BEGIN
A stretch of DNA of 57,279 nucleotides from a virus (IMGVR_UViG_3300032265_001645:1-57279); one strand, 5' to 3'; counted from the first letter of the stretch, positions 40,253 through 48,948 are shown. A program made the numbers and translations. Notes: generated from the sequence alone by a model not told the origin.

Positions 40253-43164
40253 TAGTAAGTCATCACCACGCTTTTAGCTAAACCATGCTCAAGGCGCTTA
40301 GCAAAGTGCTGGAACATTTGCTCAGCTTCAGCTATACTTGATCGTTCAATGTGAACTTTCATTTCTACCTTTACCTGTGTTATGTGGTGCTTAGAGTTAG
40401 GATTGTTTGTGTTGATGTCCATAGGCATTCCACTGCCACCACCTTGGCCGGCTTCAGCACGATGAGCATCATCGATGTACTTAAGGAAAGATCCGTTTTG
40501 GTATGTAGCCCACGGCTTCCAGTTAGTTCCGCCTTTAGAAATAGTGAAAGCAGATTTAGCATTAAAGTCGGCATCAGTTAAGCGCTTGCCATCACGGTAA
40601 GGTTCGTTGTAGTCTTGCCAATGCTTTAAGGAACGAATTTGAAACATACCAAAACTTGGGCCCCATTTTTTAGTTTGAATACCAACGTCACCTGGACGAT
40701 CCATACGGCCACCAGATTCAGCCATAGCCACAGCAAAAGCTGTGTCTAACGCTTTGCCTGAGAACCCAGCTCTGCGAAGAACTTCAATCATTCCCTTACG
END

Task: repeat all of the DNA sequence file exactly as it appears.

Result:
A stretch of DNA of 57,279 nucleotides from a virus (IMGVR_UViG_3300032265_001645:1-57279); one strand, 5' to 3'; counted from the first letter of the stretch, positions 40,253 through 48,948 are shown. A program made the numbers and translations. Notes: generated from the sequence alone by a model not told the origin.

Positions 40253-43164
40253 TAGTAAGTCATCACCACGCTTTTAGCTAAACCATGCTCAAGGCGCTTA
40301 GCAAAGTGCTGGAACATTTGCTCAGCTTCAGCTATACTTGATCGTTCAATGTGAACTTTCATTTCTACCTTTACCTGTGTTATGTGGTGCTTAGAGTTAG
40401 GATTGTTTGTGTTGATGTCCATAGGCATTCCACTGCCACCACCTTGGCCGGCTTCAGCACGATGAGCATCATCGATGTACTTAAGGAAAGATCCGTTTTG
40501 GTATGTAGCCCACGGCTTCCAGTTAGTTCCGCCTTTAGAAATAGTGAAAGCAGATTTAGCATTAAAGTCGGCATCAGTTAAGCGCTTGCCATCACGGTAA
40601 GGTTCGTTGTAGTCTTGCCAATGCTTTAAGGAACGAATTTGAAACATACCAAAACTTGGGCCCCATTTTTTAGTTTGAATACCAACGTCACCTGGACGAT
40701 CCATACGGCCACCAGATTCAGCCATAGCCACAGCAAAAGCTGTGTCTAACGCTTTGCCTGAGAACCCAGCTCTGCGAAGAACTTCAATCATTCCCTTACG